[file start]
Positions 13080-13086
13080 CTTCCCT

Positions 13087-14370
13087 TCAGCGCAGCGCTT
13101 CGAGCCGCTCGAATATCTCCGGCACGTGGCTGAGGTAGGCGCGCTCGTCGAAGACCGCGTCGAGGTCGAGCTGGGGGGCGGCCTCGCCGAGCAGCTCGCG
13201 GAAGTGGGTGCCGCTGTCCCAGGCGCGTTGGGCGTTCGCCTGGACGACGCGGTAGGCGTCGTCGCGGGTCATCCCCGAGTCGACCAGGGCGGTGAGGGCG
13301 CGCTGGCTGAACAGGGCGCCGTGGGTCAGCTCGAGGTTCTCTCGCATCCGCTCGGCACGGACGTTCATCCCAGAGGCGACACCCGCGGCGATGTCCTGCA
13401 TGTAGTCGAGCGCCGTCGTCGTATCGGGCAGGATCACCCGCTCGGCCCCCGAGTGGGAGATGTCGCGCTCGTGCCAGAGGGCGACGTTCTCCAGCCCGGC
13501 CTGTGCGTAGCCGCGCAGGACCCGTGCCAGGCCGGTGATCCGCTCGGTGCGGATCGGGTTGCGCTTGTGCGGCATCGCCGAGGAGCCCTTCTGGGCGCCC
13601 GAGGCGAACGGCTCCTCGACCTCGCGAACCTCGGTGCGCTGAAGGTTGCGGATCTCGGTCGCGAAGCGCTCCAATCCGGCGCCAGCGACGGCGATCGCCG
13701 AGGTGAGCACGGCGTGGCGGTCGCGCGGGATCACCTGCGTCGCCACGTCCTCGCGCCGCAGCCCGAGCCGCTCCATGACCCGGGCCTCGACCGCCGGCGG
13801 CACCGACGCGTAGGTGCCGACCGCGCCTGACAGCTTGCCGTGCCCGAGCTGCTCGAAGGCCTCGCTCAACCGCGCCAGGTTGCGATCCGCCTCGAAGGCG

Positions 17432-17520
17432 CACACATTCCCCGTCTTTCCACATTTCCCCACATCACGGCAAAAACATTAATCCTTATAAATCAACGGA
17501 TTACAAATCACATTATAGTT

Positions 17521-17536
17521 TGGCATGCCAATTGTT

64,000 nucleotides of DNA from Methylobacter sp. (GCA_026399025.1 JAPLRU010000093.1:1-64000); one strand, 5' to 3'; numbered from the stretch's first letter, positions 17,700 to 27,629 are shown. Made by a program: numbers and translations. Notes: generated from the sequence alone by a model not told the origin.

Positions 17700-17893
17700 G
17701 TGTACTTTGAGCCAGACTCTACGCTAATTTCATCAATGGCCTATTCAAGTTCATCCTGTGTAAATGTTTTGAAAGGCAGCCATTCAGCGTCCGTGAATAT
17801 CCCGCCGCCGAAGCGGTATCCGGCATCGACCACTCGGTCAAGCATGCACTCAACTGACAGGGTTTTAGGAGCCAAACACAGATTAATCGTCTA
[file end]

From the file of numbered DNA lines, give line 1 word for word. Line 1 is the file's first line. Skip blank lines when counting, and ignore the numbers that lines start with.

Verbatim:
Positions 13080-13086